Can the estimate be verified by an external expert. Analogous estimates offer a low level of accuracy at a low cost. Parametric Estimating. Parametric project estimation is similar to analogous estimating but provides an increased level of accuracy due to the statistical nature of the estimating technique. This estimating technique is often based on average known rates, such as square meterage for construction or software lines of code for software projects etc. For example if a typical residential house usually costs around $1,0.
Estimating a software project that is expected to have around 2. We can estimate that the project is likely to cost $6. This project estimation technique is highly dependent on the quality of the data source and the knowledge of the project specifics, some key considerations are: How aligned is the quality requirement to historical data. Age of historical data.
Understanding of the project specification. Accuracy of historical data. Datasource (internal or external)Bottom- Up Estimating. Bottom- up project estimation breaks down and estimates each component of a project. Each key portion or work package is split and broken down to greater levels of detail.
The individual costs of each work package is then totalled to form the full bottom- up project estimate. The bottom- up estimate takes the longest amount of time to prepare, but providing sufficient component detail is calculated this project estimation technique can provide the highest level of accuracy. Some considerations are: Estimate accuracy relies on level of detail known. Can take considerable amount of time for complex projects. Can take considerable amount of money. May not be ideal during early initiation due to the cost of this estimation technique.
Three- Point Estimates. The three- point estimate is one of my favourite project estimation techniques because it can not only greatly increase the project estimates, but it’s approach also makes it easier for other experts to provide input. The three- point estimate, also known as the PERT technique, provides a range of project estimates and calculates the weighted average of that range. In order to use the PERT project estimation technique, we provide 3 data points, the “best case”, “most likely case” and the “worst case”: Best Case (O) – What is the best case scenario to build XMost Likely Case (L) – What is the best case scenario to build XWorst Case (P) – What is the worst case scenario to build XThis technique works great for several reasons. Psychologically it is easier to provide a number when you can provide a wide range. Starting with the worst case often leads to less resistance.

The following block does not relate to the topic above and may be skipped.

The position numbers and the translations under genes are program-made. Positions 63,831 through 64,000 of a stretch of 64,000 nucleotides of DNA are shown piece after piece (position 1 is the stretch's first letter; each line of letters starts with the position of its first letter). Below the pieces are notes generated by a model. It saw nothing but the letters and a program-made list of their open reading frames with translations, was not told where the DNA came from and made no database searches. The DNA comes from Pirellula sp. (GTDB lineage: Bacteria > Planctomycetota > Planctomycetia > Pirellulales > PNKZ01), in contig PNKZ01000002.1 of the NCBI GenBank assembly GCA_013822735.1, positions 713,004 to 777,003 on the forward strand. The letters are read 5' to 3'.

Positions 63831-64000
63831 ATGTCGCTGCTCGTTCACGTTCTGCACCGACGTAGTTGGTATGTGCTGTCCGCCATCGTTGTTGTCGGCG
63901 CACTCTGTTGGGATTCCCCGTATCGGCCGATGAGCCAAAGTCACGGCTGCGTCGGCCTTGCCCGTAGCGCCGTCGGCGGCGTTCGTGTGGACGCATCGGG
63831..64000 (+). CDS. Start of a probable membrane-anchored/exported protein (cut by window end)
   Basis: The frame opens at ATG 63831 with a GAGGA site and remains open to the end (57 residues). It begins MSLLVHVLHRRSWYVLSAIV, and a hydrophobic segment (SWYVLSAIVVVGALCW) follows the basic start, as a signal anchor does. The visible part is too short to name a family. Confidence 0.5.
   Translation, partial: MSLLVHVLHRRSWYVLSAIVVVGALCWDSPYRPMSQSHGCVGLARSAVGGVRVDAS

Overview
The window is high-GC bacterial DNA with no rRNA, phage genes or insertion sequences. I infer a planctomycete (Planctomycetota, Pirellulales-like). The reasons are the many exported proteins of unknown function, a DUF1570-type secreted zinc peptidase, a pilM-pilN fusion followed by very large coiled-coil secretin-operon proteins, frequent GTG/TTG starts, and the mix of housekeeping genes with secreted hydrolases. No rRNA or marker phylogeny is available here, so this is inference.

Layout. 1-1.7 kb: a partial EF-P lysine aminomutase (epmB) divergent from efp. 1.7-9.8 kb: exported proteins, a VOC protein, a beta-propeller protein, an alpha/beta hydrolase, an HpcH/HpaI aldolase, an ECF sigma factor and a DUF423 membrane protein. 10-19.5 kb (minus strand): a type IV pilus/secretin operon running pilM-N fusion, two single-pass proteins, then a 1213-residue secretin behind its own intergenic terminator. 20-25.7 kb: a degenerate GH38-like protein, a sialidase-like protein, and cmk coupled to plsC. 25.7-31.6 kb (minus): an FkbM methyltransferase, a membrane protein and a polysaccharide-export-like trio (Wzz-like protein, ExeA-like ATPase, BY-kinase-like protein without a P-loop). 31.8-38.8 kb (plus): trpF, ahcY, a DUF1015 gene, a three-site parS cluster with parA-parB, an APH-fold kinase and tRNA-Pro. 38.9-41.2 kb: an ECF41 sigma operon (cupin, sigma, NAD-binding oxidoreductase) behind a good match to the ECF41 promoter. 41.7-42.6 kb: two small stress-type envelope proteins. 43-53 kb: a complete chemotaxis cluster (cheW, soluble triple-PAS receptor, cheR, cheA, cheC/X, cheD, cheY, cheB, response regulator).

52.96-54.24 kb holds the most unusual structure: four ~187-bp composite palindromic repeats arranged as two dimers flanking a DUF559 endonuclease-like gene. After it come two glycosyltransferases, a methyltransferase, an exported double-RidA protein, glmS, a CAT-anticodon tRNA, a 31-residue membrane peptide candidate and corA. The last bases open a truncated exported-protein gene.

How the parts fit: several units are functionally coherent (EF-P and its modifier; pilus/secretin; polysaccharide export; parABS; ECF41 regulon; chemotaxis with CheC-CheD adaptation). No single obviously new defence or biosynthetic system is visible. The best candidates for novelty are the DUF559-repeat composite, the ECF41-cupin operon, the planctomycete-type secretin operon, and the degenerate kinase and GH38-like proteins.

Once worst case and best case is identified, it becomes easier to provide the most likely case. Reduces the natural instinct to inflate estimates. I will generally ask experts to first provide their worst case estimate and then the best case estimate. Once these 2 points are agreed, It is easier for them to determine the most likely case knowing their upper and lower estimates. Once these 3 points of data are captured, the formula (O+4. L+P)/6 can be applied to calculate the weighted average estimate.
If we go back to our lines of code estimate above a three- point PERT estimate might look something like this: We can see that buy using the PERT technique in our project estimation we now have a weighted average software lines of code, which should be more accurate than our initial estimate of 2. Depending on the level of certainty, the weightings of the average can be adjusted to suit. Download the PERT estimating template at bottom of post below . It should not be expected to be 1. The project estimation process should account for this uncertainty. Uncertainty is often managed with a “contingency” budget, contingency is used where there is 2.
Combine Multiple Project Estimation Techniques. No single project estimation technique will suit all projects and for best results I suggest using and combining all or many of these estimating techniques to provide increased accuracy to your project estimates. I like to take it one step further and use a three- point (PERT) estimate for all project estimation techniques, applying a PERT weighted average for everything! This is another key reason the three- point is my favourite project estimation technique. Don’t forget to follow us and share these articles using the social link below ?